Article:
You have to be a really good athlete to run a marathon.
One way to run a marathon is to try and try, and keep trying until you eventually finish. But that requires an incredible amount of tries, and it will take a very long time! (That is, if you don't get permanently injured)
Another way, and this is how the professionals do it, is to make a training plan that with, the use of focused training in different areas, improve your overall fitness and running skills, until you are fit enough to run the marathon. This way is a lot faster, and much more healthy.
We can do the same as developers. We can just keep mindlessly trying to “run a marathon” or we can focus on different areas of our profession, and approach our skills as professionals.
As developers we always face the Golden Hammer issue, where we end up using the wrong tool or approach to a problem because we didn't know that there was a better way. If all you have is a hammer, everything looks like a nail.
The best way to improve quickly is to constantly learn, and follow along as the industry change and new stuff comes out. Even if we don't get to use it right away, knowing something exists and what kinds of problems it could solve can be immensely valuable.
You don't have to be an expert in everything - no one can be - but if you know a little about a lot, you are more likely to come up with a better way to approach the problems you face.
The Employer/Employee problem
We can't expect that our employers pays for you to learn stuff that isn't necessary for you to do our jobs (some employers will do this, but they are few and far between). So we have to keep sharpening our skills in our own time.
I don't have the time - and by the way: When I'm off work, I'm OFF WORK!
This is a common reaction, but the thing is: What I'm talking about isn't work, it's an important part of being a professional.
If you have a family, other interests, friends and a subscription to Netflix, Disney Plus and HBO Max, it doesn't leave any time to be in front of the computer learning all the time. And even though everything is a question of priorities, there are still a few ways to add learning into an otherwise very busy life outside work.
In this series of posts, I will talk about the different ways I stay current and constantly expand my knowledge. This first post is on podcasts.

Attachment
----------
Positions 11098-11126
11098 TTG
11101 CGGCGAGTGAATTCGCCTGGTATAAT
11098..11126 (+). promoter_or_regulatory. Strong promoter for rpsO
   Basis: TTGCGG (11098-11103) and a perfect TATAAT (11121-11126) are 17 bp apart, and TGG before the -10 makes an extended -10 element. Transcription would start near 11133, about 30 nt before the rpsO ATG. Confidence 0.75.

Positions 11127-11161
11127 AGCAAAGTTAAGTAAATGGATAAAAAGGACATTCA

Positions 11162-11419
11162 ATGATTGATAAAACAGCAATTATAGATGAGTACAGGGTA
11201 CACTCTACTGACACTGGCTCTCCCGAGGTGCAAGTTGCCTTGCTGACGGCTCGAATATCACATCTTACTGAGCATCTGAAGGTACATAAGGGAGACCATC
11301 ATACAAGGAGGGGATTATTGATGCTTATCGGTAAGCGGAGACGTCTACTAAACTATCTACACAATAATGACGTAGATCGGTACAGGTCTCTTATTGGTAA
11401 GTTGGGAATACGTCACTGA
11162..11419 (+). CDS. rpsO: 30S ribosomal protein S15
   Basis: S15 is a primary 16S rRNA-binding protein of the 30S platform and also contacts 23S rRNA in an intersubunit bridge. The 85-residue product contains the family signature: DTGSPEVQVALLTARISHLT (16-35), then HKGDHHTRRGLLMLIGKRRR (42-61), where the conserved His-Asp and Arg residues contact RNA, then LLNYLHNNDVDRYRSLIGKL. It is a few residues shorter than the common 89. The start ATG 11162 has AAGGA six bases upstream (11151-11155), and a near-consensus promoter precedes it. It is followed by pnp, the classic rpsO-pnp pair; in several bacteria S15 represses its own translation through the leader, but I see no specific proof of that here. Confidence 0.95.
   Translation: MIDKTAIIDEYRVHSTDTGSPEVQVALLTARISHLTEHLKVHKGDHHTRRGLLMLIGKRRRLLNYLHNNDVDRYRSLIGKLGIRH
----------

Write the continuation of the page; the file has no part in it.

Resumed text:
I live about 25 minutes away from work in biking distance. This means that I have almost an of hour commute every day. That adds up to around 5 hours a week, which is actually quite a lot. On top of that, I try put in my earphones whenever I do anything that doesn’t require a lot of thinking – like vacuuming, grocery shopping or walking the dog. This adds even more listening time, and I end up with about 8 to 10 hours in a week. On top of that I listen at, at least, 1.5x speed, so the actual amount of content consumed is probably more like 15-20 hours!
While many people use that time to listen to music, I use it for listening to podcasts and audiobooks that actually teach me stuff and keep me up to date on what is happening in our industry.
Even by only half listening, you still pick up a lot of things and slowly widen your knowledge.
How often do you pull out your phone to mindlessly pass time?
Having an RSS feed reader like Feedly to pull in blogs post from different blogs(like this one) allows you to organize, and stay up to date on new posts without checking a bunch of different sites all the time.
-How do you eat an elephant? One bite at a time.
A whole book can be daunting and it might seem impossible to find the time to get through a whole book, but if you approach a book like a social media feed or a blog post, you can actually easily get through a book pretty quickly.
With a service like Amazon Kindle (yes - those e-ink tablets) you can buy e-versions of almost all books, and read them through the Kindle app on your phone. It might seem weird at first, but once you get used to reading on the small screen, it actually is pretty nice. Also it keeps your progress and even notes synced across your devices.
Why not read a few pages of Clean Code the next time you are waiting in line at the grocery store?
If you have to use a social media service, let it be Twitter - but only follow professionals. Twitter is a great way to build up a constant flow of links to blog posts, the thoughts of industry leaders, new technology and to get a feel of what is just hot and trending right now and what actually might stick and be state of the art in the future.
Sites like Pluralsight (which is free for students) and Brilliant.org are fantastic resources and worth it, even if you have to pay for them. But there are also an overwhelming amount of great content on YouTube. If you follow the right people on there it can be a really good resource as well.
Again, you don't have to spend hours at a time watching videos, becuase most of this kind of content is split up into clips that only last a few minutes. So the next time your code is compiling, you're waiting for your tests to run or even when you're pooping, you can put on a quick video instead of mindlessly scrolling Instagram or your meme-site of choice.
If you need inspiration on where to start, I will be putting up a post for each of the above ways with my ways of getting the most out of them along with specific recommendations in the comings months.(I'll come back and link to the posts here)
For now, just get started. It's only a few tiny habits that need to change, to move you from not progressing at all to moving consistently.
If you think of expanding your knowledge like compounding interest, then get your head around the following:
If you improve your knowledge about something 1% each day, then after a hundred days you will know 2.7x more than you did when you started. If you do it every day for a year, you wil have almost 38x'ed your knowledge.
Small steps can make a huge difference, even though each step might seem insignificant.